Why Children Aren't Attending School: The Case of Northwestern Tanzania
Policies designed to increase education in low-income settings require an understanding of why children do not attend school. Drawing on longitudinal data of primary-school age children in Tanzania, our analysis evaluates the role various dimensions in determining children's attendance. Our results indicate that policies directed towards increasing a child's attendance need to be focused on the demand for schooling within the context of the household. Policies that affect demand for child labour within the household, especially those that promote substitutes for child labour, should be considered. Furthermore, programmes aimed at secondary schools (including improving access) can have an indirect affect on hours of primary-school attendance, particularly for girls. Copyright 2004, Oxford University Press.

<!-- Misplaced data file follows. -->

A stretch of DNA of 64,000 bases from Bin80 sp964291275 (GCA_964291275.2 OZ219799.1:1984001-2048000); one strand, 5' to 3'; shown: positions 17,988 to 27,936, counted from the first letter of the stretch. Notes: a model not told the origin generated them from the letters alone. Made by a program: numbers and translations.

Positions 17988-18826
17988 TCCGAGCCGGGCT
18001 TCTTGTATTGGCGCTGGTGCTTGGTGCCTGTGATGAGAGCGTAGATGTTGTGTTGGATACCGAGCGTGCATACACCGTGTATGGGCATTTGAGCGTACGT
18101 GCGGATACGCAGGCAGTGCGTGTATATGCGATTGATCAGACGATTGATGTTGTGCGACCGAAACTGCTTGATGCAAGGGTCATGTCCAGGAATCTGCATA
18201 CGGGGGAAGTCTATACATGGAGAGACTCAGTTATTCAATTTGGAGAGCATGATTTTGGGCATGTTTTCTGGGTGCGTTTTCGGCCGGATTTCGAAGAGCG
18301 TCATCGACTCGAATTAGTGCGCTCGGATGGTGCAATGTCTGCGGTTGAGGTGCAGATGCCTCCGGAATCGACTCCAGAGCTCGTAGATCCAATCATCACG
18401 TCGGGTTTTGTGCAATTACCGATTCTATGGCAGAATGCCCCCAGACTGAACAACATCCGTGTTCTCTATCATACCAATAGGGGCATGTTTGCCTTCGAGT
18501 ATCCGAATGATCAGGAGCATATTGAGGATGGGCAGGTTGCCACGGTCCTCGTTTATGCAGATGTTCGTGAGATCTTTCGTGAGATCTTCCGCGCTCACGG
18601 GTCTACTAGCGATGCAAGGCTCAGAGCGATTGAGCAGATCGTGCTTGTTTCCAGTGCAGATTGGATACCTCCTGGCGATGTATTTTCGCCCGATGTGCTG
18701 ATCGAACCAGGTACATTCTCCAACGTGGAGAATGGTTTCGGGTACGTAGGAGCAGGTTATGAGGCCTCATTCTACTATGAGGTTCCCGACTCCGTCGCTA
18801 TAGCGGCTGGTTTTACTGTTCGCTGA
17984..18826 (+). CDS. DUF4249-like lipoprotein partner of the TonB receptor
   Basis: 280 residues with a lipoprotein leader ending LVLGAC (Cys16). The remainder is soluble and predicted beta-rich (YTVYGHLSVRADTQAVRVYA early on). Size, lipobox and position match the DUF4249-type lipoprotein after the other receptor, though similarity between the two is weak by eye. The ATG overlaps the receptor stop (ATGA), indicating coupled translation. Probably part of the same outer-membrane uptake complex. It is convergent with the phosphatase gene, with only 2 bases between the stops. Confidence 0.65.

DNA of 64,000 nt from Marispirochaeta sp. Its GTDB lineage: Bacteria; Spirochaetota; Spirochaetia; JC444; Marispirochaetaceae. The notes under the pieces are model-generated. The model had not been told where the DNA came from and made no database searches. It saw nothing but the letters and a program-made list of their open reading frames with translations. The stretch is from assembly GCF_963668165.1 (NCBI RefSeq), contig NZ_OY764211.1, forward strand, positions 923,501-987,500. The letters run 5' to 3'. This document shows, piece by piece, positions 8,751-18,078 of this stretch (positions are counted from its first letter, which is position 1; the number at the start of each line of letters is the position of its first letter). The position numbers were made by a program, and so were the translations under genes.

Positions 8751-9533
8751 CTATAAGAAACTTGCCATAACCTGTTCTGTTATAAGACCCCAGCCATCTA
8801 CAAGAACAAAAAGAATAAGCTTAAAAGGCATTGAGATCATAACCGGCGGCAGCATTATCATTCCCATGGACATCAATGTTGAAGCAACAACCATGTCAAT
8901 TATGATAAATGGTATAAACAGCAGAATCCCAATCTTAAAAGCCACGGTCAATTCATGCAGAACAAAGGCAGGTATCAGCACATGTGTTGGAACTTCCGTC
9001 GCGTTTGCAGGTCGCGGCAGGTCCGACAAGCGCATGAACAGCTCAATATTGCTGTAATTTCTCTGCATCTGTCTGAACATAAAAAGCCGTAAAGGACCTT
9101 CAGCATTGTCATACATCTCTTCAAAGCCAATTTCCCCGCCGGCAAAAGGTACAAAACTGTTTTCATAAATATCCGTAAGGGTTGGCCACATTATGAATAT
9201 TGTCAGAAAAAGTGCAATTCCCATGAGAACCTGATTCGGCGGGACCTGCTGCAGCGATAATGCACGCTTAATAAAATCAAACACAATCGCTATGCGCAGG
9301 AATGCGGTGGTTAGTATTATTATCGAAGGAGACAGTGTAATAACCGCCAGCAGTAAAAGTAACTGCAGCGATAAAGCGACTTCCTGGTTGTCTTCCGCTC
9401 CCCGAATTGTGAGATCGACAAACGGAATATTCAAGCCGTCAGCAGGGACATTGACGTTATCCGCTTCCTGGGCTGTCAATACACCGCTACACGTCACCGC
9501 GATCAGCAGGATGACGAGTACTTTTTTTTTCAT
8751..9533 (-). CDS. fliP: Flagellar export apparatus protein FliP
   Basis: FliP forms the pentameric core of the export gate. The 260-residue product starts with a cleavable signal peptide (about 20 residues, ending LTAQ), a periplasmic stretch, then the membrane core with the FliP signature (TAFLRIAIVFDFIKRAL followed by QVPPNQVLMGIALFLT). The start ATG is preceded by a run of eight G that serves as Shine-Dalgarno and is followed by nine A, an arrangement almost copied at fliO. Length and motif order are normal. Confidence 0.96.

To our knowledge, this item is not available for
download. To find whether it is available, there are three
1. Check below under "Related research" whether another version of this item is available online.
2. Check on the provider's web page whether it is in fact available.
3. Perform a search for a similarly titled item that would be available.
Volume (Year): 13 (2004)
Issue (Month): 2 (June)
|Contact details of provider:|| Postal: Oxford University Press, Great Clarendon Street, Oxford OX2 6DP, UK|
Phone: +44-(0)1865 271084
Fax: 01865 267 985
Web page: https://academic.oup.com/jae
More information through EDIRC
|Order Information:||Web: http://www.oup.co.uk/journals|